Today we examine the world of train travel. The AARP has picked a group of train rides that focus on the scenic route and reasonable distances. Scientists have begun to link climate change with airplane turbulence. And, we read about an interesting way to get more room on planes by purchasing an extra seat for long flights.
AARP’s Top Picks: Scenic Train Trips in the U.S.
AARP has a list of trains routes that offer stunning vistas, classic cars and relaxing rides — and they’re all less than 115 miles long (one way). Amtrak offers some spectacular long-distance train journeys, but here’s a little railroad lover’s secret: Many of America’s most scenic routes are also the shortest. Read about these seven trips. The lists start with Alaska.
Alaska Railroad Coastal Classic
Think a cruise is the best way to see Alaskan scenery? Hop aboard the Coastal Classic. From mid-May to mid-September, the train runs 114 miles from Anchorage to Seward, chugging alongside the Chugach Mountains and the Turnagain Arm waterway (in 1778, explorer James Cook had to “turn again” when he couldn’t find the Northwest Passage), which feeds into the Gulf of Alaska. Keep an eye out for whales and bald eagles. After a stop in the town of Girdwood, the train heads to the wild Kenai Peninsula backcountry, providing views of glaciers and waterfalls. In Seward, a seven-hour layover allows guests to pursue such options as a cruise through Kenai Fjords National Park or a visit to Exit Glacier.
Cost: Fares start at $84 for a one-way trip from Anchorage to Girdwood
Warmer climate will make for more air turbulence, bumpier flights
Is climate change making air travel more turbulant? No is certain, but there are studies that say exactly that. With shifts in the weather wind shear and jet stream changes are affecting flights more and more.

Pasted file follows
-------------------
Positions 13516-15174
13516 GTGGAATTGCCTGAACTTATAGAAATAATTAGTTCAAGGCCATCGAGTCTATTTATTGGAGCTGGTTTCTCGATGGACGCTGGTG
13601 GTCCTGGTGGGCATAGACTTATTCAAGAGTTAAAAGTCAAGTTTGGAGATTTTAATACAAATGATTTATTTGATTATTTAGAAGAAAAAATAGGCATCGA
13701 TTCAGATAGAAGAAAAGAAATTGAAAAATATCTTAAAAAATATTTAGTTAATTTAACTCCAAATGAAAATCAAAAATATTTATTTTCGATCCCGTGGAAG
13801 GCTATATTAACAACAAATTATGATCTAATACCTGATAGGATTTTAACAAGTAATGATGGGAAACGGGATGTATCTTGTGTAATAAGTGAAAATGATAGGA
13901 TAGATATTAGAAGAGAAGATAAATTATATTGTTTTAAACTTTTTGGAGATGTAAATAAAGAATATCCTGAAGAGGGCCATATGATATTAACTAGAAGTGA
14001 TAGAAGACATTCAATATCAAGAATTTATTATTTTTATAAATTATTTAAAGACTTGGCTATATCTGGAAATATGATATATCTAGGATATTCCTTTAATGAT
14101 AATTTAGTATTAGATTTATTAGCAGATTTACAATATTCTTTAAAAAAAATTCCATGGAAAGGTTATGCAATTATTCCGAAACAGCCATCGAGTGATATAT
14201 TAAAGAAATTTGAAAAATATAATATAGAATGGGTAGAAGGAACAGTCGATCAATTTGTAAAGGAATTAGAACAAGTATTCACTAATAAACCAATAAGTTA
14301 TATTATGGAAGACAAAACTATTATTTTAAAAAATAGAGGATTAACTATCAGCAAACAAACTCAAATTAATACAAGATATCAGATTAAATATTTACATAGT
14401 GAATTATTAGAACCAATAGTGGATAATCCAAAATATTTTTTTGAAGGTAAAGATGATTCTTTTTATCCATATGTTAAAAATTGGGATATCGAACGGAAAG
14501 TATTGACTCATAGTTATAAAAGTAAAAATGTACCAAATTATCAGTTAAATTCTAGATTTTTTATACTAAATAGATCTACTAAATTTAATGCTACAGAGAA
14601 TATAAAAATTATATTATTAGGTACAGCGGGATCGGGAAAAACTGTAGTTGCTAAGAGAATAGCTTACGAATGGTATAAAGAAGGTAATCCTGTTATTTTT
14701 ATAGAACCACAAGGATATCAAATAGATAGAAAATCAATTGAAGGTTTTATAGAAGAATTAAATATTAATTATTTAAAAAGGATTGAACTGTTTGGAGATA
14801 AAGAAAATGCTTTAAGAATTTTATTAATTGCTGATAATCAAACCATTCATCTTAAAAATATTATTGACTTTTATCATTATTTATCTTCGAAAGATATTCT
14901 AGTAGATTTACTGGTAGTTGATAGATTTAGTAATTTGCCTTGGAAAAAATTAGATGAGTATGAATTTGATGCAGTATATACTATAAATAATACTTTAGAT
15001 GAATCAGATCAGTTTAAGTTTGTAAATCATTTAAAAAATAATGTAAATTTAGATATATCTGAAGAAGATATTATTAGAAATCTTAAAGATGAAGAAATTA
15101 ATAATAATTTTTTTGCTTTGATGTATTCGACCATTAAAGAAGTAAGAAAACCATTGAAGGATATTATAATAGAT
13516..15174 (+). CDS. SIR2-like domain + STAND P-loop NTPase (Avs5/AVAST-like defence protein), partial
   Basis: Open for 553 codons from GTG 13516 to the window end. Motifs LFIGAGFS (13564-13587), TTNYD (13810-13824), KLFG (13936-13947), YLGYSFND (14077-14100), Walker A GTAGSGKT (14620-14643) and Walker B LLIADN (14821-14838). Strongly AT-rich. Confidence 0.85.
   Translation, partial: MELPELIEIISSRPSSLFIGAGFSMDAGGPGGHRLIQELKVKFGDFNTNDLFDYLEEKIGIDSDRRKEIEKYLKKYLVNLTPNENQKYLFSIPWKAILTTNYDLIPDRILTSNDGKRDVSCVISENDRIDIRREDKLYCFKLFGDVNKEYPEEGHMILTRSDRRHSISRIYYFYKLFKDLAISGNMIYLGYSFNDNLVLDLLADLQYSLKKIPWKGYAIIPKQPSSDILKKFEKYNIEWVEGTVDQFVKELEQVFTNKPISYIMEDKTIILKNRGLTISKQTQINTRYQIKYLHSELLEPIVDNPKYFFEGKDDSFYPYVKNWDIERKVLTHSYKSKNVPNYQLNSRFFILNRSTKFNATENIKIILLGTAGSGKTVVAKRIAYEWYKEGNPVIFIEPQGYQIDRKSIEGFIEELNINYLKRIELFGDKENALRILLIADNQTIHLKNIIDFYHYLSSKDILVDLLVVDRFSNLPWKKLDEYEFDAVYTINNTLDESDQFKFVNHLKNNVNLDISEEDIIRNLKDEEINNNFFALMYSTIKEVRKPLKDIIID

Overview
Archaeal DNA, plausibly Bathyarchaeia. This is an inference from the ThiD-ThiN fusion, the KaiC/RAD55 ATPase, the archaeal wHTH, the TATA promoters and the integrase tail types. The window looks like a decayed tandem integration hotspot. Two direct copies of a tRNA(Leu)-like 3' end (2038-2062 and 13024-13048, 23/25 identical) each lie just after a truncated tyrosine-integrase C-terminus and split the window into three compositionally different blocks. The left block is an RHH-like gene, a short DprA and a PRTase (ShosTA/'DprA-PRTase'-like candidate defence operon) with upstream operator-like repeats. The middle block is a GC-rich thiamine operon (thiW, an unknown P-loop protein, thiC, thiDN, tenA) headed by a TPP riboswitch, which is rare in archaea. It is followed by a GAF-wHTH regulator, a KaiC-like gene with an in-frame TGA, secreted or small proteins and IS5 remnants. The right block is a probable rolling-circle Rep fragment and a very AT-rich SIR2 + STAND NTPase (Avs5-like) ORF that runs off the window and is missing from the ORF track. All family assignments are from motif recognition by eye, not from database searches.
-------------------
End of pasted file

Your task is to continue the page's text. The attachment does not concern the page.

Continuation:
The jet stream, like all wind, is powered by these differences in temperature. Growing differences in high-altitude temperatures are strengthening the stream, driving an increase in turbulence-generating wind shear at cruising altitudes that has gone unnoticed up until now, the team reports. They also add that their findings support previous research at Reading indicating that human-induced climate change will make severe turbulence up to three times more common by 2050-80.
“Our study shows these opposing effects currently balance out, meaning the speed of the jet stream has not changed. However, we looked for the first time at the wind shear, where significant change has previously gone unnoticed,” Lee explains.
“This strengthens previous projections for increased clear-air turbulence, as we can see an increase in one of the driving forces has happened already.
Can You Put the Premium in Economy With an Extra Seat?
Should flyers buy a second seat for additional comfort on long flights? While airlines will gladly sell you the additional space on your flight, it may not always make sense to do so – especially if the cost of an upgrade costs less than double airfare that you may not get the full benefit of.
In many cases, travelers can purchase a second seat if they would like a comfort zone between themselves and others in the row. But it all depends on your carrier of choice and their sales options.
Before purchasing any seat, it always makes sense to look for paid upgrade opportunities. While travelers shouldn’t use their miles for first-class upgrades, it may make sense to see if upgrades are available for less than the price of a second seat. In certain situations, travelers can get the wider seat, complimentary beverages and a questionable meal for less than the price of buying another seat.
But if you must purchase an additional seat, be sure to know the airline policy and how it may affect you as you travel. By purchasing a seat upfront, you are guaranteeing extra space at a price. And sometimes, that price may not justify the comfort level.
Charlie Leocha is the President of Travelers United. He has been working in Washington, DC, for the past ten years with Congress, the Department of Transportation and industry stakeholders on travel issues. He was the consumer representative to the Advisory Committee for Aviation Consumer Protections appointed by the Secretary of Transportation from 2012 through 2018. He also served on the Consumer Advocacy Subcommittee of the Transportation Security Advisory Board.